Reconciliation Statement


Aftercare acknowledges that it has throughout its history not responded sufficiently to the injustice and trauma sustained by Aboriginal Peoples since white settlement.

We confess that we have failed to emphatically challenge government policies which caused pain and irreplaceable loss for many Aboriginal people.

We reaffirm the validity of the Statement of Reconciliation.

Policy Statement:

Aftercare acknowledges:

  • The diversity and unique position of Aboriginal and Torres Strait Islander Peoples as the traditional owners and custodians of Australia and the islands of the Torres Strait, in accordance with local Indigenous laws and customs.
  • That connection to the land sustains contemporary Indigenous cultures, languages, art, spirituality, laws and customs.
  • The historical and ongoing impact on the lives and futures of Aboriginal Australians of the political, social and economic process of colonisation.
  • The fundamental importance of Aboriginal and Torres Strait Islander cultures to the heritage and identity of Australia, and the valuable and dynamic contribution of Indigenous people.
  • The human right of Indigenous Australian Peoples to self-determination, to equitable participation in the community and equitable access to resources and services.
  • The significance of Aftercare’s role in the reconciliation process in building an informed and mature society that acknowledges the past, understands the quintessential connection between the past and present, and is committed to ethical action, social justice and human rights.
  • That reconciliation, in practice, is a shared responsibility requiring commitment to a whole-of-organisation approach and active engagement with the Aboriginal community.
  • The distinctiveness of Aboriginal Peoples culture.
  • The need to raise awareness, and to challenge and educate our staff and community regarding the experiences and issues faced by Aboriginal Peoples.

Aftercare will:

  • Facilitate the training and development of present and future Aboriginal staff.
  • Identify and nurture key Aboriginal staff to become leaders.
  • Facilitate the training and development of present and future staff of all backgrounds to ensure awareness and understanding of the diverse experiences of Aboriginal Peoples.
  • Foster solidarity with Aboriginal People and respond with empowering services and programs adapted to their needs and aspirations.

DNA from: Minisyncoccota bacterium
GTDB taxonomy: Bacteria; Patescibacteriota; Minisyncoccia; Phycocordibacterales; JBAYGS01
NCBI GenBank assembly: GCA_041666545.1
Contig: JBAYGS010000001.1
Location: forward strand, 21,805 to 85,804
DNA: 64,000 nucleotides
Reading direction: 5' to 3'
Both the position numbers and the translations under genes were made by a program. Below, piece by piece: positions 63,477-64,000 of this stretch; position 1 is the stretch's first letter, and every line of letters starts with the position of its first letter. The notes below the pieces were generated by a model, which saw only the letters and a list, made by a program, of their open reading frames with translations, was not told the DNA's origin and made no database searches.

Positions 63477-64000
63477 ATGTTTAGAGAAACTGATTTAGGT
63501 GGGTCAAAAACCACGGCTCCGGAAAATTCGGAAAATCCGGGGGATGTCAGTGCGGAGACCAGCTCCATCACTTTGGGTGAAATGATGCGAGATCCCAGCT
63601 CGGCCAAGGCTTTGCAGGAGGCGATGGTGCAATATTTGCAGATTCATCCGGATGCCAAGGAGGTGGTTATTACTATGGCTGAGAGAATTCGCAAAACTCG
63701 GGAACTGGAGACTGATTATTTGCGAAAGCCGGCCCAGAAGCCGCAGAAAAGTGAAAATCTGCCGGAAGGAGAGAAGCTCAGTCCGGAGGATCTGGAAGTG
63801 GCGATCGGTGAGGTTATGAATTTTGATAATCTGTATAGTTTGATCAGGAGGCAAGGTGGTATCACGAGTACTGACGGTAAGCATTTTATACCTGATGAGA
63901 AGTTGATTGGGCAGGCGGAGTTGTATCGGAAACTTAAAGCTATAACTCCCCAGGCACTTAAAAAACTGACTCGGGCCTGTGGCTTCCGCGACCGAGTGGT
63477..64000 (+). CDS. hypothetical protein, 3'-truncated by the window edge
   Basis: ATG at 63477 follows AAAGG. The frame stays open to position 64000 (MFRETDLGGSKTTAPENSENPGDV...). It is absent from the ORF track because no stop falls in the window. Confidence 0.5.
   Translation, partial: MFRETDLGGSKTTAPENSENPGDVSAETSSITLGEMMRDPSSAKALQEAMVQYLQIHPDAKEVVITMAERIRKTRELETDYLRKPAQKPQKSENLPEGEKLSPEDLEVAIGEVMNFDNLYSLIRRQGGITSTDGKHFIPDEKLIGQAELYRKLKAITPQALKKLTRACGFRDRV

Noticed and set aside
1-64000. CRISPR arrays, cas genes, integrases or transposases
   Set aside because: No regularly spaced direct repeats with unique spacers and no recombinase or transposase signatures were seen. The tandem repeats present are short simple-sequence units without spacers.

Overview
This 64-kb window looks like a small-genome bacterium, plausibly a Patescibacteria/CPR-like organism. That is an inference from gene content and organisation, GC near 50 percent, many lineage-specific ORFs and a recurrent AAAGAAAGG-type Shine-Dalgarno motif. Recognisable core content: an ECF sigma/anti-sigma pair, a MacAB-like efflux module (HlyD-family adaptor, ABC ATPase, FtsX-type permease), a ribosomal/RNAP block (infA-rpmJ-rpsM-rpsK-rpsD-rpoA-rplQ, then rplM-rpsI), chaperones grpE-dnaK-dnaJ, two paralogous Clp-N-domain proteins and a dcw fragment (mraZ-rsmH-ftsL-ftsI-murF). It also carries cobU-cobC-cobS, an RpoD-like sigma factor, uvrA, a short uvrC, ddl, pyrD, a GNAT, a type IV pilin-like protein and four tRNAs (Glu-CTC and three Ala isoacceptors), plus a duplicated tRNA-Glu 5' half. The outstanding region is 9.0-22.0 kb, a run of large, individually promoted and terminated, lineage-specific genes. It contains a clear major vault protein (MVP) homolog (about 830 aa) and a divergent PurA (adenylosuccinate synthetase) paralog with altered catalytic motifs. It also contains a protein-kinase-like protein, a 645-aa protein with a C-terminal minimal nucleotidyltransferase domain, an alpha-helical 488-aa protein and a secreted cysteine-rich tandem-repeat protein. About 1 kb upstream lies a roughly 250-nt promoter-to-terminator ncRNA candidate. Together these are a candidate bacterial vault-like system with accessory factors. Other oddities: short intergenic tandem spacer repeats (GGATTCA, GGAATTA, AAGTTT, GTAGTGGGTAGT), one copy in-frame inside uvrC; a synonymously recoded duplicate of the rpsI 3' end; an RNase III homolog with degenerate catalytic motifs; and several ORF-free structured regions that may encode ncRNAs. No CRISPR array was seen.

• Actively implement holistic support and integrated care.
  • Recognise corporately, national Aboriginal Peoples events such as National Day of Healing, NAIDOC week.
  • Listen to, stand with and support Aboriginal People in matters of social justice.
  • Be open to Aboriginal Peoples culture, and celebrate those aspects that enrich our life.

A Statement of Reconciliation: Aftercare and Australia’s Aboriginal and Torres Strait Islander People

At this time in our nation’s history, Aftercare pledges to continue to move together in reconciliation with Aboriginal and Torres Strait Islander Australians in a spirit of true community and citizenship.

Aftercare recognises:

  • That the original people of this land have been denied the full extent of their birthright, in terms of personal dignity, adequate health, and a place to ‘grow’ as people.
  • That Aboriginal and Torres Strait Islander People were not previously accepted as citizens and this action causes stigma and difficulty for Aboriginal and Torres Strait Islander People accessing mainstream services within health, housing and general care.
  • That although with good intentions and integrity the Australian government failed to acknowledge the rights of Aboriginal and Torres Strait Islander People in regards to consulting and decision making in terms of their cultures and customs.
  • That Australia’s Aboriginal People have sustained grievous and unacceptable discrimination throughout these latter years of their vast history. Still inadequately addressed are issues such as Aboriginal and Torres Strait Islanders in custody and the impact it has on them mentally, physically and culturally.
  • That laws policies and legislations were passed in the best Interests of the Aboriginal People and communities though it is evident that some of these require improvement or change to meet civil and cultural requirements. The separation of children from their families is a case in point.
  • This field is for validation purposes and should be left unchanged.